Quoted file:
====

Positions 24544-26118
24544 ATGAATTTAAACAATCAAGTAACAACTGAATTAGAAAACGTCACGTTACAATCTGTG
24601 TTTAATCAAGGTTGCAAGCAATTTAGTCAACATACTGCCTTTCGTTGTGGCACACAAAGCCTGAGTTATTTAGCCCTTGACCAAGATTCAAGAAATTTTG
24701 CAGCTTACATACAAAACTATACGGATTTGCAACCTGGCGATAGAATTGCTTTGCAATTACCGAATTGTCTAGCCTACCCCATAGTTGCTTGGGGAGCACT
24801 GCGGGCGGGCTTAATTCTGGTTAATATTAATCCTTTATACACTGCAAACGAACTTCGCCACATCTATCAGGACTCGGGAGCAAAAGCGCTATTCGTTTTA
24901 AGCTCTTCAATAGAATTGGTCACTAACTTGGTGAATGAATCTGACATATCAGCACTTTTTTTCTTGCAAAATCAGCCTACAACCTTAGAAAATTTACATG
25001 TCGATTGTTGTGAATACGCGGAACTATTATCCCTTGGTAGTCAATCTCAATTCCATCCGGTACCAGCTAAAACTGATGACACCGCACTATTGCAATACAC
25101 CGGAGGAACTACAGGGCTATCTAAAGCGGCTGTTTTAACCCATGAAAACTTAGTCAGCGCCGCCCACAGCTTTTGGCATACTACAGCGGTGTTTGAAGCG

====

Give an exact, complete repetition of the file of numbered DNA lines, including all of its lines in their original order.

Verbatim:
Positions 24544-26118
24544 ATGAATTTAAACAATCAAGTAACAACTGAATTAGAAAACGTCACGTTACAATCTGTG
24601 TTTAATCAAGGTTGCAAGCAATTTAGTCAACATACTGCCTTTCGTTGTGGCACACAAAGCCTGAGTTATTTAGCCCTTGACCAAGATTCAAGAAATTTTG
24701 CAGCTTACATACAAAACTATACGGATTTGCAACCTGGCGATAGAATTGCTTTGCAATTACCGAATTGTCTAGCCTACCCCATAGTTGCTTGGGGAGCACT
24801 GCGGGCGGGCTTAATTCTGGTTAATATTAATCCTTTATACACTGCAAACGAACTTCGCCACATCTATCAGGACTCGGGAGCAAAAGCGCTATTCGTTTTA
24901 AGCTCTTCAATAGAATTGGTCACTAACTTGGTGAATGAATCTGACATATCAGCACTTTTTTTCTTGCAAAATCAGCCTACAACCTTAGAAAATTTACATG
25001 TCGATTGTTGTGAATACGCGGAACTATTATCCCTTGGTAGTCAATCTCAATTCCATCCGGTACCAGCTAAAACTGATGACACCGCACTATTGCAATACAC
25101 CGGAGGAACTACAGGGCTATCTAAAGCGGCTGTTTTAACCCATGAAAACTTAGTCAGCGCCGCCCACAGCTTTTGGCATACTACAGCGGTGTTTGAAGCG